“Sport's big problem is not doping, but the fixing of matches linked to illegal betting patterns,” says Jose Luis Perez Trivino, a legal expert on the subject and president of the Spanish association for quality ethics in sport.
Alarms were raised when on April 1 Barcelona's youth team, Barca B, thrashed Eldense 12-0 in the Second Division B – Spain's regional third tier.
Saad watched on from the bench as the goals rained in to mathematically relegate Eldense.
“It was hard to take because there were players suffering a lot and afterwards you realise that it is our own teammates who have been laughing at us,” said the 26-year-old.
Saad reported his suspicions to the police along with Eldense president David Aguilar.
Five people have since been arrested, including Italian coach Filippo Di Pierro, another member of the coaching staff, two players and the head of an Italian investment company that recently took control of the club.
According to Spanish press reports, the mysterious Italian investment in a struggling side in Spanish football's third tier could have mafia connections with the intention of fixing matches.
'Tip of the iceberg'
“This is just the tip of the iceberg,” the Spanish league's director of integrity Alfredo Lorenzo told AFP.
“There are other cases of the same magnitude that we have already reported and will come to light.”
All of those cases stem from the third and fourth tiers, semi-professional leagues where the controls and spotlight on the participants are a world away from the upper echelons of La Liga where millionaires like Cristiano Ronaldo and Lionel Messi ply their trade.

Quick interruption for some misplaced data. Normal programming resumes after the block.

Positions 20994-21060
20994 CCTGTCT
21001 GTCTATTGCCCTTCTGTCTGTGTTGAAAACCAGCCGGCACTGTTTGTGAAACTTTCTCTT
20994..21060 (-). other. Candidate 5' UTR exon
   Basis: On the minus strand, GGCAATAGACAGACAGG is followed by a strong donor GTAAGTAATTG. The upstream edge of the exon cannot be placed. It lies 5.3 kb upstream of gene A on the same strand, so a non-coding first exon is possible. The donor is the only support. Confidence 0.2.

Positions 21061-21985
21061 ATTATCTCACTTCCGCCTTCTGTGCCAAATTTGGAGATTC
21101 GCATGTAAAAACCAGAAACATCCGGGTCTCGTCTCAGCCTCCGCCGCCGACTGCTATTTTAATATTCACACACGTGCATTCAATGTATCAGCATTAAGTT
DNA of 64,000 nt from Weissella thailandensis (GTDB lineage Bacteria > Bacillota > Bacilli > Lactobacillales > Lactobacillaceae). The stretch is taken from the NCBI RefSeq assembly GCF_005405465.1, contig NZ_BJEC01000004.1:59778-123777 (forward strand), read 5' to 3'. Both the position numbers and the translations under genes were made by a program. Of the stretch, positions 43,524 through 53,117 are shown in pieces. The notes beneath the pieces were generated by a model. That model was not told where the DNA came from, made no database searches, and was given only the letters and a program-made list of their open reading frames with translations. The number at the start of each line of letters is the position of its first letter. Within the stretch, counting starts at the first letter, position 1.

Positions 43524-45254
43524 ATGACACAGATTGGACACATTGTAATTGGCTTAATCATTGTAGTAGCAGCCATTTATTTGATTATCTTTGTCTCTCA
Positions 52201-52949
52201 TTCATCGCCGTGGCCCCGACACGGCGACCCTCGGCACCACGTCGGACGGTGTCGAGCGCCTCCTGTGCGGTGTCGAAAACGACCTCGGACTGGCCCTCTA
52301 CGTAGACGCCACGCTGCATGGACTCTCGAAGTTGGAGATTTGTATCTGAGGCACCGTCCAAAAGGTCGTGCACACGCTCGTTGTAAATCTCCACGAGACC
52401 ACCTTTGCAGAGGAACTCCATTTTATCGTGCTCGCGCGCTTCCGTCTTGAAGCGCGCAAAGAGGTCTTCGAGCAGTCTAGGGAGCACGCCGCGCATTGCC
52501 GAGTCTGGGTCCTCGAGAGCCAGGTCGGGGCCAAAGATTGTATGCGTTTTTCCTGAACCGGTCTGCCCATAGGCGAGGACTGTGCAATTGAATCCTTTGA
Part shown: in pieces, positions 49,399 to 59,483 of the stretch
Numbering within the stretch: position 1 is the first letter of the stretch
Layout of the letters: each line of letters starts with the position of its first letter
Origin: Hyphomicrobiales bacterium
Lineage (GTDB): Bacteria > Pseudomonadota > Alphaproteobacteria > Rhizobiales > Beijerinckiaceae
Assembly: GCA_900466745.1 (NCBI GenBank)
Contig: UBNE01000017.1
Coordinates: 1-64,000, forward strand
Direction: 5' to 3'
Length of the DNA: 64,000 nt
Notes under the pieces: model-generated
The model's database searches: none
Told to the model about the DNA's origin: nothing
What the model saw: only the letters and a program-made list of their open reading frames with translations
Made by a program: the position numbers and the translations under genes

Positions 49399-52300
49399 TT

Average salaries of clubs in Spain's lower divisions can often be less than €1,000 ($1,058) a month.
“It is not that these players are less honest, but they earn very little and it is more fertile territory (for fixers),” says Javier Edo, head of the integrity division at Spanish players' union AFE.
The lucrative business attracts “mafias based in south-east Asia, the Balkans, Russia and Italy who dip their toes into different leagues and sports,” adds Perez Trivino.
“They contact the player, agree on the result and once it comes about, they give him the amount agreed upon,” adds Jesús Alberto Fuentes, chief inspector of the gaming industry for Spanish police.
This week La Liga signed an agreement with online gaming company JDigital to help flag up fraudulent moves in the market.
However, according to Fuentes, investigations are often long and expensive because of the informal nature of the Asian markets and a difficulty in tracing the movement of money.
For that reason, the authorities now have their guard up at even the slightest sign of unusual performances on the field.
“Even the smallest gesture like conceding a corner can be serious because they already have you in the palm of their hands,” adds Edo.
15 corners in 45 minutes
One club in the south-eastern Valencia region, Acero CF, learned the hard way how corrosive an effect fixing can have.
Last season Acero, founded in 1919, were relegated from the fourth tier.
“I saw some strange things going on, but we thought we were on a bad run of form until the goalkeeper told me he had received a phone call offering him €1,000 to let in a goal,” Acero president José Manuel Gil told AFP.
It wasn't just results, but other elements of the game that were fixed for lucrative spot-betting markets.
“There was one game where we conceded 15 corners in the first half,” adds Gil.
After Gil reported his findings, the police arrested two players, including the club captain who had agreed results with opposing teams and fixers.
“It was one of the darkest moments in nearly 100 years of our history.”
By Daniel Bosque / AFP